Markus Zusak’s The Book Thief: Death With a Capital ‘D’

Funeral Industry News August 23, 2022
Book Thief

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Markus Zusak’s The Book Thief: Death With a Capital ‘D’

We’d like to thank Mady Wilson for this piece on the complex roles of death in The Book Thief. Mady is a writer who holds a degree in Literature and recently joined the DISRUPT Media team.

Among many stories that captured my heart as a young reader was The Book Thief by Markus Zusak. There was something about this irreverent novel set in Nazi Germany in World War II that has been stuck in my mind since I read it at the tender age of thirteen. Was it the trauma that our young protagonist, Liesel, had to face? Was it the harsh realities of World War II—even on Germany’s own citizens? Or was it the omniscient narrator who was so frank and direct and also happened to be the voice of Death? All these things are true. Regardless, Zusak’s use of Death as a narrator is a way we can approach the concept of mortality in real life, even for young people.

Death as a children’s novel: Should kids read it?

Children’s literature about WWII is nothing new. Most children read The Diary of a Young Girl, (also known as The Diary of Anne Frank) in elementary school or middle school. In this case, death comes into play after the book ends as Anne dies after her last diary entry; in The Book Thief, death surrounds the reader, and we, in a way, befriend Death for five-hundred and fifty-two pages.

Academically, the book is suitable for children from 9-11 years old according to its Lexile measurement. Its page count takes a longer time to read than the average adolescent novel so it may require a more mature reader regardless of Lexile. There’s mild language as well as graphic images of the tolls of war. The book does not skimp on reality.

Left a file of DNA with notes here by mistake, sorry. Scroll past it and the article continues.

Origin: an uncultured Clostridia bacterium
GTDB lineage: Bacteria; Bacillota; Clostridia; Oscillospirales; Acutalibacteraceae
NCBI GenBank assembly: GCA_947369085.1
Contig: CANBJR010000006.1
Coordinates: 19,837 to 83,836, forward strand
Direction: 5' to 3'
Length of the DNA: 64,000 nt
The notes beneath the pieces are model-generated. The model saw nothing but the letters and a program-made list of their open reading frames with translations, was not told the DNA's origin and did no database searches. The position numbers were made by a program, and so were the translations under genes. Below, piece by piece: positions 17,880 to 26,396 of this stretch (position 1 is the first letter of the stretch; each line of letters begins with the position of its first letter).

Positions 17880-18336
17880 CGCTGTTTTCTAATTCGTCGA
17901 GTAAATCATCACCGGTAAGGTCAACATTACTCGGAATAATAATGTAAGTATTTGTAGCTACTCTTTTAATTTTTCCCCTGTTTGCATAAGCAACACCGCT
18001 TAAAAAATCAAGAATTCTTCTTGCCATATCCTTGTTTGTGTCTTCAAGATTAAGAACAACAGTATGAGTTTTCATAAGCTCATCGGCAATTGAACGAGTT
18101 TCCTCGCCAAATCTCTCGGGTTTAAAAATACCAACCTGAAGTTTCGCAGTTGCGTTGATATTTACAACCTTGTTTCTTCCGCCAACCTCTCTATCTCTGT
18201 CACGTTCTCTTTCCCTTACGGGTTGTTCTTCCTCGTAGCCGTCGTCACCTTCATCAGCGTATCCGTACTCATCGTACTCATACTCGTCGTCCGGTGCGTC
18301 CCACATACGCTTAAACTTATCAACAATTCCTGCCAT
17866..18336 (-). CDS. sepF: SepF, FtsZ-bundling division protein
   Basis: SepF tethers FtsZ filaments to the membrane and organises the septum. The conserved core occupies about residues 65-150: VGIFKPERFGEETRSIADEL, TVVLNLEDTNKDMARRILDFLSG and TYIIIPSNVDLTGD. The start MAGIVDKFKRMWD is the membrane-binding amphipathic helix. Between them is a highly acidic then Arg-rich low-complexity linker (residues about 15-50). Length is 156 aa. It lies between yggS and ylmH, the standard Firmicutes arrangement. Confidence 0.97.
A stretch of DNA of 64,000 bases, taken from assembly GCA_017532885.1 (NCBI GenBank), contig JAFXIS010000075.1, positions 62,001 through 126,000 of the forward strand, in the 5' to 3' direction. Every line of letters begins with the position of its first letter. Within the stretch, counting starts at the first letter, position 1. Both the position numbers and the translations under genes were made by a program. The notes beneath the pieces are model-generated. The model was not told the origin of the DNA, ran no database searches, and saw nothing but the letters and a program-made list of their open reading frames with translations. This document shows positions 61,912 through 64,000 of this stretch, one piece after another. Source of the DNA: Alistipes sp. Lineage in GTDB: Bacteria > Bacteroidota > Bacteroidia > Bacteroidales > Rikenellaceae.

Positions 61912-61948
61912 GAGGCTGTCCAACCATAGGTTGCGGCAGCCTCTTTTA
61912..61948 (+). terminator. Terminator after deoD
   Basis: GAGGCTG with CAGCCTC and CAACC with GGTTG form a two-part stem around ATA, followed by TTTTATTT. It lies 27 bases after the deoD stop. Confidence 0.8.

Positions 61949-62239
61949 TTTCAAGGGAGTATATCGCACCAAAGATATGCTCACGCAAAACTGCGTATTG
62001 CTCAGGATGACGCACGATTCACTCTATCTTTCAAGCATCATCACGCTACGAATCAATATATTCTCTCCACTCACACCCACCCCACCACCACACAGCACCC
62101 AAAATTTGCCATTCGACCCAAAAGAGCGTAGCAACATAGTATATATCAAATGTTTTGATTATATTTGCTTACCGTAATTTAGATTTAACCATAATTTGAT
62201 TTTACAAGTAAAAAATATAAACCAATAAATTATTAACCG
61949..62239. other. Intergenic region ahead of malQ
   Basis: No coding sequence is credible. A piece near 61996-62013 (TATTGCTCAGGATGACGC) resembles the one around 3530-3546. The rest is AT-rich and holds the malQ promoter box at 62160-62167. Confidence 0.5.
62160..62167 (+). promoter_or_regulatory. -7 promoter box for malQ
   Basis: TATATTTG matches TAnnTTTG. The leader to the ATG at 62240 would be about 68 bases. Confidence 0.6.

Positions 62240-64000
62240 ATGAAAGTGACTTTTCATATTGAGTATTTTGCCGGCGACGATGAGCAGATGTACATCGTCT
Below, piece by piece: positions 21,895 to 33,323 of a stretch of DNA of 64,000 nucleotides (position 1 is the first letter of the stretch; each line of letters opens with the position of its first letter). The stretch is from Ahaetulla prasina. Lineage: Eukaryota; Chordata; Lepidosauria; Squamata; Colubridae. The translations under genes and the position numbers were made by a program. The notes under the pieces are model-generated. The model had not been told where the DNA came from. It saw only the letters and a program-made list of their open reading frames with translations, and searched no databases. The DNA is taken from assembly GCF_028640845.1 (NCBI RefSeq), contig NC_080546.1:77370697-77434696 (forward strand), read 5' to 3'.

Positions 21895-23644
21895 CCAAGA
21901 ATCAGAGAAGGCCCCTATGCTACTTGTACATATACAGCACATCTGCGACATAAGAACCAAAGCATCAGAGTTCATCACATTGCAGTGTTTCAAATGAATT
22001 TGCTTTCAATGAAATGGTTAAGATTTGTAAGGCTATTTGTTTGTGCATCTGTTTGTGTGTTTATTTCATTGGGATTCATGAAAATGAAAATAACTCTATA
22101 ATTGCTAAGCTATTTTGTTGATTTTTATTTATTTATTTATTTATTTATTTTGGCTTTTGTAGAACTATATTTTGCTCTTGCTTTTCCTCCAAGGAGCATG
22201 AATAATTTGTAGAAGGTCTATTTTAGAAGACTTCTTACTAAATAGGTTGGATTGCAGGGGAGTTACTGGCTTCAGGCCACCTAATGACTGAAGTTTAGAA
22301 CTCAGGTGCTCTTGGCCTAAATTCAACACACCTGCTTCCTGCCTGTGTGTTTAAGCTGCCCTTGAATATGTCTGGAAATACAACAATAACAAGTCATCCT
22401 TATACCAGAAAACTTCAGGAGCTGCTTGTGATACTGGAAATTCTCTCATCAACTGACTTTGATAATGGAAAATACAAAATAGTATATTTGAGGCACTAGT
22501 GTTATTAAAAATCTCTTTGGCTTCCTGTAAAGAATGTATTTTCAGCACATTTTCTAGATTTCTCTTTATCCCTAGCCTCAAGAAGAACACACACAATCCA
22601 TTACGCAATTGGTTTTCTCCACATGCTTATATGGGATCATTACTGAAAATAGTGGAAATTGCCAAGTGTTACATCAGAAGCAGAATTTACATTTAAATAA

While writing from Liesel’s perspective, Zusak writes in a way that veils some adult themes. For example, at the beginning of the book, Liesel and her family were uprooted because her mother was labeled a communist in a Nazi-Party-dominated society. This fact is mentioned very briefly with Liesel only hearing snippets of adult conversations, reflecting how children may not wholly understand politics.

Aside from academics, if we want to continue to include children in funerals in meaningful ways, experiencing death in a fictional platform can help kids form their own conception of what death means and how they might feel in any of the character’s positions (though they are extreme positions).

Why is Liesel labeled The Book Thief by Death?

Simply put Liesel is called The Book Thief because she steals books. But Death explains that she steals books throughout the story to feel some kind of power over her situation. What was stolen from her—her brother, her mother—she steals back in the form of words. Eventually, the books she steals help her escape from trauma, and Death is surprised by her resiliency.  

“As for the girl, there was a sudden desire to read it that she didn’t even attempt to understand….Whatever the reason, her hunger to read that book was as intense as any ten-year-old human could experience.” page 66

Literature has always been a form of escape for those facing trauma. We can find solace in writers and characters who have experienced similar pain. If one were to read this novel for Liesel’s storyline alone, regardless of Death’s point of view, they would be proud of what she overcomes.

Unusual language makes this story